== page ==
PORTLAND, Ore. (KOIN) – As the world still works to minimize the transmission of COVID-19, another virus is spreading and causing alarm: monkeypox. 

Although people around the globe are on high alert about any sort of contagious illness right now, an immunologist at Oregon Health & Science University said this is not a reason for undue panic. 

“It’s a close cousin to smallpox,” said Dr. Mark Slifka, a professor of molecular microbiology and immunology at OHSU. “But the good news is it doesn’t spread as easily as smallpox.” 

Like the Centers for Disease Control and Prevention, Slifka encourages people to be aware of the symptoms and take precautions. People should watch for any unusual rashes or lesions, particularly men who have had sex with other men and those who come in close contact with them. 

Slifka said with vaccines and modern medicine, immunologists and doctors have been dealing with viruses like monkeypox for more than 200 years. 

“We had a monkeypox outbreak in the U.S. in 2003, and we were able to control it through quarantine of close contacts and offering people the smallpox vaccine in the form of ring vaccination,” Slifka explained. 

Ring vaccination means vaccinating household members and other close contacts to form a “ring” around people with confirmed cases. 

The monkeypox virus doesn’t transmit as readily as other viruses, including the SARS-CoV-2 virus that sparked the current COVID-19 pandemic.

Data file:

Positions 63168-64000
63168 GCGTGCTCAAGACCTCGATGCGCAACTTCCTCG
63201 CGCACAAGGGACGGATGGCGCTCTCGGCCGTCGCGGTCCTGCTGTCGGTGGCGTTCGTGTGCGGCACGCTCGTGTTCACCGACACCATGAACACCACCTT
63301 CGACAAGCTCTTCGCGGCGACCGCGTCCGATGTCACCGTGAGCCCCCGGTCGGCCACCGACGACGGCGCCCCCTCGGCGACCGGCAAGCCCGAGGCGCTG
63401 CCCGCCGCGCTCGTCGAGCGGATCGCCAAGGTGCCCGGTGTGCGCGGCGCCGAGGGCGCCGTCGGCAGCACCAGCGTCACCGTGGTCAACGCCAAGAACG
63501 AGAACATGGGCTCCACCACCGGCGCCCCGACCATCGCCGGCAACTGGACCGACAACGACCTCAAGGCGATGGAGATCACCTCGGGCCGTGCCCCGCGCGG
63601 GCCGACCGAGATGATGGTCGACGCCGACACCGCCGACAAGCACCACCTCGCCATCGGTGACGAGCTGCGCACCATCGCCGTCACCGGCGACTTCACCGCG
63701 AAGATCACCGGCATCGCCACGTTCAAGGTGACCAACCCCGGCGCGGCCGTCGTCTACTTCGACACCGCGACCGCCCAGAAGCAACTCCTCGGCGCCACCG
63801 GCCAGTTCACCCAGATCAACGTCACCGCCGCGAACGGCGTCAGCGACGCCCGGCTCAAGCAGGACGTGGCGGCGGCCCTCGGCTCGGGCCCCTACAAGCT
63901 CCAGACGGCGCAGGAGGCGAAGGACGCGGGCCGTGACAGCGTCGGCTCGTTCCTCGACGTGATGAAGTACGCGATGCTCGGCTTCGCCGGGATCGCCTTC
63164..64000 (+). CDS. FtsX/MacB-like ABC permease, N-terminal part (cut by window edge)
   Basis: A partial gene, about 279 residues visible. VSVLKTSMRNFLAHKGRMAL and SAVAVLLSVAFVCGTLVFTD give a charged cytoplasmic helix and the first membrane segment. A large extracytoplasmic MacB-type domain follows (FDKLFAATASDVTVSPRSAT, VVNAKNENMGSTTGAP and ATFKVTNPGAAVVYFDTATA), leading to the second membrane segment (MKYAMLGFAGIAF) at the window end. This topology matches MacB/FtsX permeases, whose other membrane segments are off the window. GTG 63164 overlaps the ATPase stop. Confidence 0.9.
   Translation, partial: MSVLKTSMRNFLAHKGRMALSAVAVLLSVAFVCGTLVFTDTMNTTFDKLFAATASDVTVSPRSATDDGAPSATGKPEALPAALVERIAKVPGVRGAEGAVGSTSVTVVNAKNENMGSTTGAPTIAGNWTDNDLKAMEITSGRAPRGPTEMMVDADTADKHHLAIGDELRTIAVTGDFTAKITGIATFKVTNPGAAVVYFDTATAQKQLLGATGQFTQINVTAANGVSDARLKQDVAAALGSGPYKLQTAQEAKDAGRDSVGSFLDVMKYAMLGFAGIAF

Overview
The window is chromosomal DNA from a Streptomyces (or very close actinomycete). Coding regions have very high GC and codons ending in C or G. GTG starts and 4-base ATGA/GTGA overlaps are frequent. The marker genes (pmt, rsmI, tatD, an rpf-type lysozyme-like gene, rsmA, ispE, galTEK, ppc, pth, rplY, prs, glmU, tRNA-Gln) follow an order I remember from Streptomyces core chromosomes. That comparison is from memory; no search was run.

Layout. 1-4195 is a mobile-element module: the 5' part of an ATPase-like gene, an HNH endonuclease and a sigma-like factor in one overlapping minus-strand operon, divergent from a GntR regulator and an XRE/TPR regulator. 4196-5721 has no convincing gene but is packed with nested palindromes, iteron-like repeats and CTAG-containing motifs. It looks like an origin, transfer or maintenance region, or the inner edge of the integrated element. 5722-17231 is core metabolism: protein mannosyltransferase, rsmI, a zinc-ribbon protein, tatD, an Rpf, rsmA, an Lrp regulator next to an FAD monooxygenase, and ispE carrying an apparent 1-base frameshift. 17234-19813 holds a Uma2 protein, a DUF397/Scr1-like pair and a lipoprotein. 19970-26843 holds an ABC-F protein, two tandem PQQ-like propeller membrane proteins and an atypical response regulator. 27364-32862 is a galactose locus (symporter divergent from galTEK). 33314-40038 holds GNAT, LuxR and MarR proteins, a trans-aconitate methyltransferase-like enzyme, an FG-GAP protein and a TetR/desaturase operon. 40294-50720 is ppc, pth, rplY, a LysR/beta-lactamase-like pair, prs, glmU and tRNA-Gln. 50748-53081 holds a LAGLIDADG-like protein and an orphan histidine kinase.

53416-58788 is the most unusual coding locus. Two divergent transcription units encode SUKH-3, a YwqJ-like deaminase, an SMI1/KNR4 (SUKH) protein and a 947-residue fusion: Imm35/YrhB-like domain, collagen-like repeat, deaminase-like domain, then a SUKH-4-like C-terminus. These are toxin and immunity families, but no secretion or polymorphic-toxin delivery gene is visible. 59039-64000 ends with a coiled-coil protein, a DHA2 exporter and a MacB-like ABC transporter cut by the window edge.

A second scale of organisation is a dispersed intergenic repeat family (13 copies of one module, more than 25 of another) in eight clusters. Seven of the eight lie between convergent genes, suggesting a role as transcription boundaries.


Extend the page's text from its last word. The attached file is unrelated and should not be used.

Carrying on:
Slifka expects the outbreak will likely be limited to close contacts. As long as these people recognize the symptoms and quarantine appropriately, he predicts the outbreak will run its course relatively quickly. 

Still, because of the relatively high mortality rate of monkeypox — between 1% and 10% — Slifka says people should take it seriously. 

In 2003, Slifka and his colleagues traveled to the epicenter of the monkeypox outbreak in Wisconsin. There, they took blood samples from people who were exposed to the virus. Through their research, they discovered that eight older adults who had been previously vaccinated against smallpox maintained full or partial protection against monkeypox, a closely related disease. 

In one case, Slifka and his colleagues found someone’s immunity had lasted up to 75 years after a single childhood smallpox vaccination. 

The U.S. government still has an emergency stockpile of smallpox vaccines, even though the virus was officially eradicated worldwide in 1980. A newer, non-replicating vaccine was approved in 2019 to prevent both smallpox and monkeypox. 

Vaccination against monkeypox can be protective even after exposure to the virus, OHSU said. 

“This is something that’s vastly different than COVID,” Slifka said. “Because the incubation period between exposure and disease onset is so long for smallpox and monkeypox, you can be vaccinated three to four days after your exposure and still be protected against severe disease.”

The Washington State Department of Health announced the first confirmed case of monkeypox in the state Friday. The person, a King County resident, did not need to be hospitalized and is isolating at home.